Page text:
The Mobile Story

In addition to my desktop tests, I tested the site on an iPhone and iPad, both running iOS 5.1.1, and a Toshiba Thrive running Android 3.1. On the iPhone, the home page was static, with no video playing in the browser like there was on the desktop. Interestingly, the video was delivered via YouTube, rather than from BP's own site or CDN. On the iPad, the front page was again static, but the videos were not from YouTube and appeared identical to those delivered to the desktop.

On the Thrive, the videos played, but the aspect ratio was stretched, particularly when playing the video in portrait mode. On all the platforms and all the browsers that I tested, this was the only black mark.


BP produced both the WebM and H.264 files at 720p resolution at 23.976 fps, with the H.264 video encoded at 1700Kbps and the WebM encoded at 1545. Audio in both cases was 128Kbps stereo.

Overall, the BP/Ogilvy site is impressive, both for the quality of the videos themselves and the user experience that the site delivers. Fumble-fingered users like me can more easily visit the site on tablets and smart phones at bit.ly/loloh, which takes you to the static page for Lolo Jones.

Behind the Scenes

So what went into BP and Ogilvy & Mather's decision to go with HTML5? Here's my interview with Michael Mangi, VP Interactive Technology, Ogilvy & Mather, Washington, D.C.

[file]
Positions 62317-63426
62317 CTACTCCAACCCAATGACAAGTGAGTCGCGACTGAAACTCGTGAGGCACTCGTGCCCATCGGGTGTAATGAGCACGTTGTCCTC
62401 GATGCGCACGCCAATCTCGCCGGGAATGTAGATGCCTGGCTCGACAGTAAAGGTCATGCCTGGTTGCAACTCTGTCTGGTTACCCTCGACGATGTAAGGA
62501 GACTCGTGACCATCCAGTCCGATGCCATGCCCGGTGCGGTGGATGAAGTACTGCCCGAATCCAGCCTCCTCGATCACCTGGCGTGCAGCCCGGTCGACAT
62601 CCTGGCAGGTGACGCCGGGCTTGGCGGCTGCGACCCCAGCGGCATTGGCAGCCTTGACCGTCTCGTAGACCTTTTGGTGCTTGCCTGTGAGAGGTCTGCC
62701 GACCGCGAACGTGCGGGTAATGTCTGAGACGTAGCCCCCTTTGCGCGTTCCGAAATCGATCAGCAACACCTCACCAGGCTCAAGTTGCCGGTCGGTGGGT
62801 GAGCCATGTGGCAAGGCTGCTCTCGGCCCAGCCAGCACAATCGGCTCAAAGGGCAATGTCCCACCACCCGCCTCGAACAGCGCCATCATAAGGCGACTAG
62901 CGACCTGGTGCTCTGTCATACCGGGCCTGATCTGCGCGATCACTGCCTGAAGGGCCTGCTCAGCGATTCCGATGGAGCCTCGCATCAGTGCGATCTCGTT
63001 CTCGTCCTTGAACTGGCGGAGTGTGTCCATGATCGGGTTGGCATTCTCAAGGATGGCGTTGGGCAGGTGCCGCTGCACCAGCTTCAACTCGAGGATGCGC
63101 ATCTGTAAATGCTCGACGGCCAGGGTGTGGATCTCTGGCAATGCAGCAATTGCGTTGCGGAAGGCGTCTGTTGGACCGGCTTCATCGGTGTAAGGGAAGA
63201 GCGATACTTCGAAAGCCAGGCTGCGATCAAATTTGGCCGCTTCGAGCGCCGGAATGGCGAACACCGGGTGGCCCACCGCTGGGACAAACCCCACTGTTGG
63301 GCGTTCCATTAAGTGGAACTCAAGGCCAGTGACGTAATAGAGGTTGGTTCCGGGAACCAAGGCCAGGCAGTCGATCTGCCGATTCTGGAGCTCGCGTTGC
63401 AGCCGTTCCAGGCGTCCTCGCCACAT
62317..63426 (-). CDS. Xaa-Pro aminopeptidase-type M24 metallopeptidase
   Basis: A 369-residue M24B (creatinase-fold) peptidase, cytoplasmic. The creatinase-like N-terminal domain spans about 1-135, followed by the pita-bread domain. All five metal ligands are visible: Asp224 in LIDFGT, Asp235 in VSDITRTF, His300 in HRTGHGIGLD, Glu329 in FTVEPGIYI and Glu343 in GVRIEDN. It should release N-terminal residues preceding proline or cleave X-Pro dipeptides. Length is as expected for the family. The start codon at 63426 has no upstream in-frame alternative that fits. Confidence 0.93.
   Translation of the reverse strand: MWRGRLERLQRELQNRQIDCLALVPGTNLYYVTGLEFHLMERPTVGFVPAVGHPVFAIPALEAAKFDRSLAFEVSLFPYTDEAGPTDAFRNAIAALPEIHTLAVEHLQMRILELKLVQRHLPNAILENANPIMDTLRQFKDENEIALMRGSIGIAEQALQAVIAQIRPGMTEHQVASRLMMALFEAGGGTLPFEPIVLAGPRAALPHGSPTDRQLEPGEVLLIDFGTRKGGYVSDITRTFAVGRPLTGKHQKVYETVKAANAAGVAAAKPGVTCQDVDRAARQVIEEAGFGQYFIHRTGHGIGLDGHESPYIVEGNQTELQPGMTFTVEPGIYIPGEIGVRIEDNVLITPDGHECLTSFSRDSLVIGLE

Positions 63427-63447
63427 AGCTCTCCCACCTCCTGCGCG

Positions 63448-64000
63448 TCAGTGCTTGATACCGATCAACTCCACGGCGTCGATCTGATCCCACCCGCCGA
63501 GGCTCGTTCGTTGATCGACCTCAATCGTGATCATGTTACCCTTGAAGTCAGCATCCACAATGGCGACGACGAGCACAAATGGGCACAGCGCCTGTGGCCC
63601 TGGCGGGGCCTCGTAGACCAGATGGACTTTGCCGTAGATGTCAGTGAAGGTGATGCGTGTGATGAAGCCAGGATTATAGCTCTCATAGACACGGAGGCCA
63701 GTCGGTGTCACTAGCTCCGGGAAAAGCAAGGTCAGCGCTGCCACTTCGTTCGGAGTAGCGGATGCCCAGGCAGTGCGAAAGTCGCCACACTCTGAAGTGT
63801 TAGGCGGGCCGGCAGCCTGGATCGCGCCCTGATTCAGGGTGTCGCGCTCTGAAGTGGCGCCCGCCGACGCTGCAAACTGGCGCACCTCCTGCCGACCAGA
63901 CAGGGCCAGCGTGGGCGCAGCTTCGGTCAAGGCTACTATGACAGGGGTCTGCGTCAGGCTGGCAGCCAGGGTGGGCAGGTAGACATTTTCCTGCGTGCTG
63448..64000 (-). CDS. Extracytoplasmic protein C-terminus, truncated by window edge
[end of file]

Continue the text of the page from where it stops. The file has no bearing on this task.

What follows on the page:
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Figure 4: Michael Mangi

Streaming Media: You're one of the few sites that I've seen that's HTML5 first, with fallback to Flash. What were the advantages of this approach? What were the disadvantages?

Mangi:  We wanted a fully immersive experience; video that fills the browser without cumbersome player controls or distractions. And we wanted to do that without using Flash. The advantage to using HTML5 was that we were able to create a custom player without having to worry about devices that don't support Flash (i.e., iPad). For older browsers, we are actually using JW Player, which supplied most of the necessary functionality.

Perhaps the only disadvantages were that we had to create WebM and MP4 versions of the videos, and that adaptive streaming wasn't available. Of course, the disadvantage for those using older browsers is that the experience isn't as optimized as it is for browsers that support HTML5. I would encourage everyone to upgrade their browsers.